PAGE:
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Dynamic behavior of rotors during human persistent atrial fibrillation as observed using non-contact mapping

Dynamic behavior of rotors during human persistent atrial fibrillation as observed using non-contact mapping
Dynamic behavior of rotors during human persistent atrial fibrillation as observed using non-contact mapping
Rotors have been related to atrial fibrillation (AF) maintenance. We analyzed the behavior of rotors in persistent AF (persAF) utilizing a novel non-contact methodology and compared this to real time dominant frequency (DF) analysis. 2048 noncontact virtual unipolar atrial electrograms (AEGs) were collected simultaneously (EnSite Array, St.Jude Medical) from 10 persAF patients (duration: 34±25months) undergoing left atrial (LA) ablation. After QRSTremoval, FFT was used to identify the global DF of the LA (range 4- 10Hz; 1s time-window; 50% overlap; highest-DF (HDF) (DF-0.25Hz); up to 20s/patient). The frequency organization of AEGs was measured by the organization index (OI). Phase was found via Hilbert-transform. Phase singularities (PSs) and their chirality were identified and tracked. The PSs were categorized according to their lifespan into short (lifespan <80ms) and long-lived (rotors) (lifespan ?80ms) (Fig-1A). A total of 6261 PSs were tracked. 5.2% (IQR: 0.44~5.7%) of the tracked PSs were long-lived (Fig-1A) and were observed in 20% (IQR: 2.5~35%) of the windows. The numbers of PSs observed at any instant are shown in Fig-1B, demonstrating that 60% of the time no PSs were observed. Furthermore, up to 13 PSs were also observed at any time instant and complex clustering of PSs were seen. Fig-1C illustrates complex PSs clustering for one patient during 1.5s. The window with rotors showed significantly higher HDF (mean±SD, 8.0±0.43Hz vs 7.71±0.53Hz, p<0.0001) and lower OI (0.76±0.04 vs 0.79±0.03, p<0.0001) when compared with the short-lived PSs window (Fig-1D). During persAF, the LA showed distinct behaviors as characterized by rotors. Often, no rotors were observed during sustained AF and, when present, the rotors continually switched between organized and disorganized behaviors. Long-lived rotors correlated with higher atrial rates. From these data we conclude that rotors are not the sole perpetuating mechanism in persAF and that dynamic DF analysis can identify sites of long-lasting rotor activity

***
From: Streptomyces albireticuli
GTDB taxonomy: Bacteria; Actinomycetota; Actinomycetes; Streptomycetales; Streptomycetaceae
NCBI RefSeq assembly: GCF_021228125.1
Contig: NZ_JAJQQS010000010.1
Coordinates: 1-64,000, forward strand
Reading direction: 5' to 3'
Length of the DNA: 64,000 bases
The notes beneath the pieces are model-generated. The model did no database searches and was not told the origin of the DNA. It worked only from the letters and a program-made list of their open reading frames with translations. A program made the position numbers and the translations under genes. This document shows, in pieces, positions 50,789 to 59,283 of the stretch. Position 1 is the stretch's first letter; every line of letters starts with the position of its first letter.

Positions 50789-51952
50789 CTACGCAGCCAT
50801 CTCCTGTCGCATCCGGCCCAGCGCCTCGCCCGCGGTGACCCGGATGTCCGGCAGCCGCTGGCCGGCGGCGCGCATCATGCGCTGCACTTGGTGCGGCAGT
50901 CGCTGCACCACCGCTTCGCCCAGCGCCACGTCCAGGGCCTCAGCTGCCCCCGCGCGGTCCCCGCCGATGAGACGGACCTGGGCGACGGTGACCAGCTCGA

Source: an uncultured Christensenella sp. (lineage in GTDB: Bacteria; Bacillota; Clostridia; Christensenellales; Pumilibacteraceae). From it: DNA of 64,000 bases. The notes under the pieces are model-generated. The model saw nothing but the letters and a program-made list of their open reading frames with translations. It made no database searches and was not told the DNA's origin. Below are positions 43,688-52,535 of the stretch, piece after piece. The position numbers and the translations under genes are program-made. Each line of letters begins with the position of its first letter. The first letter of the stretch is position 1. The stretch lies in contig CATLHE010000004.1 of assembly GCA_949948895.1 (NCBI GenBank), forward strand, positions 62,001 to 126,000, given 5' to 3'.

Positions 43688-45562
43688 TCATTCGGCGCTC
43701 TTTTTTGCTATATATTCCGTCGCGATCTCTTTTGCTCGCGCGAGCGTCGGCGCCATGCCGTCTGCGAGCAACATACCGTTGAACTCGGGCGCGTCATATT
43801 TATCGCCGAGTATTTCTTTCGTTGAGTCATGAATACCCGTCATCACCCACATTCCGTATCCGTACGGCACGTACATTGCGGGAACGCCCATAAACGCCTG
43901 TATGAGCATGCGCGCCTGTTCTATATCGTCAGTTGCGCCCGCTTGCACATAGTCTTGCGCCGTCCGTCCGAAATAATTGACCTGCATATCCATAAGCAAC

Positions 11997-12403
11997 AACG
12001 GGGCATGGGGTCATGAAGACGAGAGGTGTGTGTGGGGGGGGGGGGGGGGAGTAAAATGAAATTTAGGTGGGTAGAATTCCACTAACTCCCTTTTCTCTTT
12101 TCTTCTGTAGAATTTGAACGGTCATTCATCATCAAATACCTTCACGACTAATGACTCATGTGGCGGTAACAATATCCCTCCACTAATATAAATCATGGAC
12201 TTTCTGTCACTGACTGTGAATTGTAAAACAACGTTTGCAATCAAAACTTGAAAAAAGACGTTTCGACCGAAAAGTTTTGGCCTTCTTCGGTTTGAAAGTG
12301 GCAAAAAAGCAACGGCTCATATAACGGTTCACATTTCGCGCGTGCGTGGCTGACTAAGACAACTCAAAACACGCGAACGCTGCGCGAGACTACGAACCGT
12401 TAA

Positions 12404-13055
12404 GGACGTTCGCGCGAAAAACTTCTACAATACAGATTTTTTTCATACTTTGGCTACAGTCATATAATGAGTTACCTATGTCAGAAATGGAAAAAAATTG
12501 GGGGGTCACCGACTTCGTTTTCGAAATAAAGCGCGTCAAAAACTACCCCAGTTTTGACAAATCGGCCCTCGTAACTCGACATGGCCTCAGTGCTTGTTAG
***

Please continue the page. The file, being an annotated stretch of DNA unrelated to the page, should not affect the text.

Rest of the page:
Dastagir, Nawshin
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Almeida, Tiago
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Vanheusden, Frederique
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Chu, Gavin S.
188de434-1cda-42d3-9d3d-66c7daffcac0
Stafford, Peter J.
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Ng, G Andre
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Schlindwein, Fernando S.
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Dastagir, Nawshin
44943be8-3dd1-479c-b0fe-4149f1ef2aa9
Almeida, Tiago
5f6a84ba-b75a-4dc7-96d8-2908e8ffc8a0
Vanheusden, Frederique
c3022456-907d-4dfa-b537-b3fbc119d76b
Chu, Gavin S.
188de434-1cda-42d3-9d3d-66c7daffcac0
Stafford, Peter J.
47673f70-9c03-4643-90e6-f3ebb50d39a6